We used SAR data for the years 2017–2020, with 114 ascending orbit (ASC) images and 205 descending orbit (DES) images, collected from Sentinel Hub61. A total of 319 Sentinel-1 images were acquired over the study area, each containing data for VV and VH polarisation with 10 m spatial resolution. We calculated the following temporal statistics for each pixel: mean, median, standard deviation, coefficient of variance, and 5th and 95th percentiles. We calculated the statistics for each year within the observation period and for the entire period. The data were stored as a multiband raster (120 bands) in the Tagged Image File Format (TIFF) format (Fig. 5 and Table 8). All processing was done with our own code and the Python packages eolearn (version 1.4.2) and sentinelhub (version 3.9.1).

Due to the complete absence of modern anthropogenic objects and measured permanent scatterers in our study area, it was impossible to verify the positional accuracy of the SAR data. However, according to the Sentinel-1 Annual Performance Report62, the geolocation accuracy of the IW swath mode products without geometric corrections is −3.5 m for range and 2.1 m for azimuth. The absolute localisation error is therefore well below the mission requirements of 10 m at 95% confidence.

The Sentinel-2 optical satellite mission began with the launch of Sentinel-2A in June 2015, followed by Sentinel-2B in March 2017. Both satellites carry a single multi-spectral instrument (MSI) with 13 spectral channels in the visible/near-infrared (VNIR) and shortwave infrared spectral range (SWIR). The spatial resolution is 10 m for four bands, 20 m for six bands and 60 m for three bands (Table 5).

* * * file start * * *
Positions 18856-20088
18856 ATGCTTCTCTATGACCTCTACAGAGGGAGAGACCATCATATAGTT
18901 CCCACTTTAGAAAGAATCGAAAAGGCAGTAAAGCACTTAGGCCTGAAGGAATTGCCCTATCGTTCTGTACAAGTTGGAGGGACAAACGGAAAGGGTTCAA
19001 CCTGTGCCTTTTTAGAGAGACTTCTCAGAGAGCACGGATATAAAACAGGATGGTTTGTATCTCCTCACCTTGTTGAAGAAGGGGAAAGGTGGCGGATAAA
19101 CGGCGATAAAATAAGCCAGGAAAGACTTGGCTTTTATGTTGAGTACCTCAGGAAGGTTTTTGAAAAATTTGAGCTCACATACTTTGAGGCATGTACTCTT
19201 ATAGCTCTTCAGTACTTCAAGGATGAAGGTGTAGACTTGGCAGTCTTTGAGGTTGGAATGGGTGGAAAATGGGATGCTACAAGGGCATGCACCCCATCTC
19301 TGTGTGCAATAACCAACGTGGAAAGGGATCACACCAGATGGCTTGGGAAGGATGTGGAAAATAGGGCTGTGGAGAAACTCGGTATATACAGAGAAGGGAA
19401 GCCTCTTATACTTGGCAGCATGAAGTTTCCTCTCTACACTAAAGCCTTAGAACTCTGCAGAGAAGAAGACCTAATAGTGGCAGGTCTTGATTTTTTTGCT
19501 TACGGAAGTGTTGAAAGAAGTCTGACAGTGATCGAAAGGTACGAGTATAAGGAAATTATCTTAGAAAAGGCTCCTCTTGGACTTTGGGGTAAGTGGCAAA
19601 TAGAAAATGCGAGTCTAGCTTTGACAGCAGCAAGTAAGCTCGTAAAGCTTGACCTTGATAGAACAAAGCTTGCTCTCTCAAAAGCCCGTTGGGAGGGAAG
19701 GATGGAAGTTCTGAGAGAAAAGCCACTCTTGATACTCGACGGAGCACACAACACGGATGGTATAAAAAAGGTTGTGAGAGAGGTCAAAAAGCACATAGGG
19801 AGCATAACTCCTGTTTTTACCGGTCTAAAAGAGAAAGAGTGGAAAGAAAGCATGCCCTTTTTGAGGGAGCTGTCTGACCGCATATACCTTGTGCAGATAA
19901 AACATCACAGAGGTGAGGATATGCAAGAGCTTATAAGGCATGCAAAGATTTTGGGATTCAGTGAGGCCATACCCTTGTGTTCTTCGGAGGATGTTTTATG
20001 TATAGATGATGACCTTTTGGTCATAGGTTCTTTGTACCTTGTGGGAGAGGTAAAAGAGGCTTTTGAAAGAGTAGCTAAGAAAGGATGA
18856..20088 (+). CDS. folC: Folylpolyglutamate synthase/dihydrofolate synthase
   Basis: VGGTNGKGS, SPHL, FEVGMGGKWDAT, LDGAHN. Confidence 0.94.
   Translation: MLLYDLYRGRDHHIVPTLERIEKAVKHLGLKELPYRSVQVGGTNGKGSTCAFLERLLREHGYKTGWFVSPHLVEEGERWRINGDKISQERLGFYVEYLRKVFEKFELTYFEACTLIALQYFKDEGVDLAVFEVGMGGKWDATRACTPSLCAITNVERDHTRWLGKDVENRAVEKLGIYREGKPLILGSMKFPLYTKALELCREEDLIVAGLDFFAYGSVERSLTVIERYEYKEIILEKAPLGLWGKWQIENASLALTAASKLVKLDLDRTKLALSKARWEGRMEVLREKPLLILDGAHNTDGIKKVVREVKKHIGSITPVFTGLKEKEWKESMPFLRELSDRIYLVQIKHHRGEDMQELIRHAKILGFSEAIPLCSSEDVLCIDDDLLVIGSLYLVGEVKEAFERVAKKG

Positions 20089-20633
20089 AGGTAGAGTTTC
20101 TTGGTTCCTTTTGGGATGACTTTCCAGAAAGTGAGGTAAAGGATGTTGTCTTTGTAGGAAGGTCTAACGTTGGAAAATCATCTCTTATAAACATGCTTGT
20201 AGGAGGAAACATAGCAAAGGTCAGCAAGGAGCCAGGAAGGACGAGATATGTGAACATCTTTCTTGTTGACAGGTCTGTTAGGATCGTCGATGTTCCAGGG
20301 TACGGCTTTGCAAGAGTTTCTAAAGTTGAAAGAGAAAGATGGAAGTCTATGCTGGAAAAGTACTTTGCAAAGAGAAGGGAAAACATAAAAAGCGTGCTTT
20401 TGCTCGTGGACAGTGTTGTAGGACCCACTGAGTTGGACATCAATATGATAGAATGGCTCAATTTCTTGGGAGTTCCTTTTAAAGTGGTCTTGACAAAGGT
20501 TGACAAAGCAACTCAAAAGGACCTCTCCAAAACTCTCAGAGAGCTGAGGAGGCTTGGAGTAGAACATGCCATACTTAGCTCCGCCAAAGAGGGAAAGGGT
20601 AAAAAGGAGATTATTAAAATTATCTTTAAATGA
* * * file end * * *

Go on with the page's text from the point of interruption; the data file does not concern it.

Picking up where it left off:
The geographical and climatic characteristics of the study area are manifested in a high proportion of cloudy optical satellite images. Out of 658 Level-2A images acquired during 2017–202061, 78 have cloud cover of less than 5%, however, small convective clouds or haze are present in most of them. We calculated a cloud mask with a 10 m resolution for each acquisition date and performed a manual visual inspection of the set to finally select the 17 images without cloud cover over the study area. We resampled all bands to 10 m resolution using the nearest neighbour resampling method. The dataset therefore comprises 12 spectral bands (excluding band 10) and a corresponding cloud mask, computed using s2cloudless63 (available at adjusted to 10 m resolution, for 17 dates (Fig. 4) (221 bands in total), saved in the TIFF format (Fig. 5 and Table 8). We excluded spectral band 10 (also known as the cirrus band) because it does not contain surface information. It is used for atmospheric corrections and is therefore not included in the atmospherically corrected Level 2 A product. All processing was done with our own code and the Python packages eolearn (version 1.4.2) and sentinelhub (version 3.9.1).